The most important decision, after the decision to remodel your home, is which contractor to hire.

(1) Apart from the obvious considerations to make sure your contractor is licensed and bonded, you want to have a contractor that listens.  Some contractors think you are paying them for their design opinions.  It is important that a contractor pays attention when you talk about your intent, your desires.  I have had more than one occasion where the contractor had his own thoughts of what would look best.  Yeah, I’m not talking about the aspects of the job where they are the experts, some of them weigh in on design.

“Oh, I’d never use ceramic tile.  It must be real stone.”

“You’re going to put a chandelier in the bedroom?”

When I have a contractor come to give me an estimate, if he starts telling me what he would do without asking me what I want I know that he is not the guy for me.  I want the one who says what do you want to do in here?

(2)Ask about the workers who will be coming into your house.  I have always had good luck with the contractors who do not use sub-contractors.  They know their employees and trust them.  And you will want to know their hours.  I like to be showered and dressed when they arrive.

(3)References are important.  But reviews are helpful too.  I have found good contractors on Yelp.  I always read the reviews.  And I write reviews.

(4)Read and understand your contract carefully.  If there is anything you don’t understand, ask about it.  Remember if it isn’t on the contract, it is not included in the project.  If you forget to specify a niche in the shower wall, you won’t be getting one.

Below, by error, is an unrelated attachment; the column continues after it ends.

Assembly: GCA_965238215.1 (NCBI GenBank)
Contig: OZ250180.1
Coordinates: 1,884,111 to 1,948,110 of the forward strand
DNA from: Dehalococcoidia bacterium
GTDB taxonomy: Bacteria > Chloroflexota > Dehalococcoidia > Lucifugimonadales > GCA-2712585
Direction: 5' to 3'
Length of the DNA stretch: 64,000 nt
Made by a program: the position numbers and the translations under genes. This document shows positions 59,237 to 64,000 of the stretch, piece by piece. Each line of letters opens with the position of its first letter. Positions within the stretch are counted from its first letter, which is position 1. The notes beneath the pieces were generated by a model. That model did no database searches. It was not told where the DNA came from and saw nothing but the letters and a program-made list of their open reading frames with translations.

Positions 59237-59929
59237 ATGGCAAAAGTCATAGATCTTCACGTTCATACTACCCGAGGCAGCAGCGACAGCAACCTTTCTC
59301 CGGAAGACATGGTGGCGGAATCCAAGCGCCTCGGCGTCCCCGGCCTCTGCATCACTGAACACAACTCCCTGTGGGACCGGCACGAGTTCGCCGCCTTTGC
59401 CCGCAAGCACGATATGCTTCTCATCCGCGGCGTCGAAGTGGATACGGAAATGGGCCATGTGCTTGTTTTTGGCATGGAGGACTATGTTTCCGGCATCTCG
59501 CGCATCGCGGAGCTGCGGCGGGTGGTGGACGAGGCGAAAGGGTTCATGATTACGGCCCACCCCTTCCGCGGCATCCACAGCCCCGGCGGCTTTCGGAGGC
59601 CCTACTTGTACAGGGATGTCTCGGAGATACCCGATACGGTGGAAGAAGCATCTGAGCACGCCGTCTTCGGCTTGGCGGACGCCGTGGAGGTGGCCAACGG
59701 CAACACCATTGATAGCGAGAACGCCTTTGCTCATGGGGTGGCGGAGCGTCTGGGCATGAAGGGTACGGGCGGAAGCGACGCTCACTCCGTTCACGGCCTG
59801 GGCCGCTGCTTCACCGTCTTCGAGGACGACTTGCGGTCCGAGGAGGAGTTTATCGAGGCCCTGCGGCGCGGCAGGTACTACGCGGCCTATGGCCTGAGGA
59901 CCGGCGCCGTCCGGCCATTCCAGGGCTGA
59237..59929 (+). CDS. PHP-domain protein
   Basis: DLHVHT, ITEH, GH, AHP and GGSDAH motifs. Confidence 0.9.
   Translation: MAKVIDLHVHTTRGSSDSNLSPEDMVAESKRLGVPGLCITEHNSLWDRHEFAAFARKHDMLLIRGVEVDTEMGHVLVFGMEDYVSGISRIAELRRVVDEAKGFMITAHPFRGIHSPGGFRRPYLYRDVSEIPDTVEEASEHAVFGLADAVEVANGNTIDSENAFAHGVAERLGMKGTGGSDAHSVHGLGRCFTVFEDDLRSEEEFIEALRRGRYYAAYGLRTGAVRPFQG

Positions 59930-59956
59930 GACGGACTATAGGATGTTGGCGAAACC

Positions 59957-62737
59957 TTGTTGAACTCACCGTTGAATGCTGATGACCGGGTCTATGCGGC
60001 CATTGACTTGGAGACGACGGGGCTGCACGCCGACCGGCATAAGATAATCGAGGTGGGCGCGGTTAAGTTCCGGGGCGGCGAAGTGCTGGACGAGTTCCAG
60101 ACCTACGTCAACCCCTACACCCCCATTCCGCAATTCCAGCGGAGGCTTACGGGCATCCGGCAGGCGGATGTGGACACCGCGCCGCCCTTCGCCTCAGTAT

(5)Once hired, you will have a variety of workers in your house.  I wondered how to treat them, meaning should I offer them coffee or water, maybe even bake cookies occasionally? Even though you are not a hostess, it is good to have a big container of water and some cups for the workers, particularly when it is hot outside.  And showing a little appreciation with cookies might get you some extra mileage.  ‘Couldn’t hurt.

(6)Inevitably there are delays.  I find it hard to determine what caused the delay.  The contractor likes to blame it on their suppliers and it may be so.  I wonder if I am getting the full story.  I know contracting is an uncertain field and they have several jobs going at once.  They have to do this in order to survive.  So, unless it gets out of hand, I accept this is the way it is.

(7)Remember that you are the boss.  My first time using a contractor I thought of it as a collaborative relationship.  We want the same things right?  While the reputable contractors do want you to be satisfied, they also want to move the project along and get on to other jobs.  If something isn’t going the way you want it to, speak up quickly and decisively.  Stick to your guns. They will say things like, “that’s going to be expensive” (ask “how expensive”) or “that will throw off our deadline”.  Be firm, point to the contract.

(8) How payment is made is usually specified in the contract.  For my recent bathroom remodel I paid half of the total cost when we signed the contract, one fourth halfway through and the rest at the end.   For larger jobs lasting months there is a different structure, but the expectations should be clear for both sides.  And this protects everyone.

Here are some more good tips on renovating from BHG.

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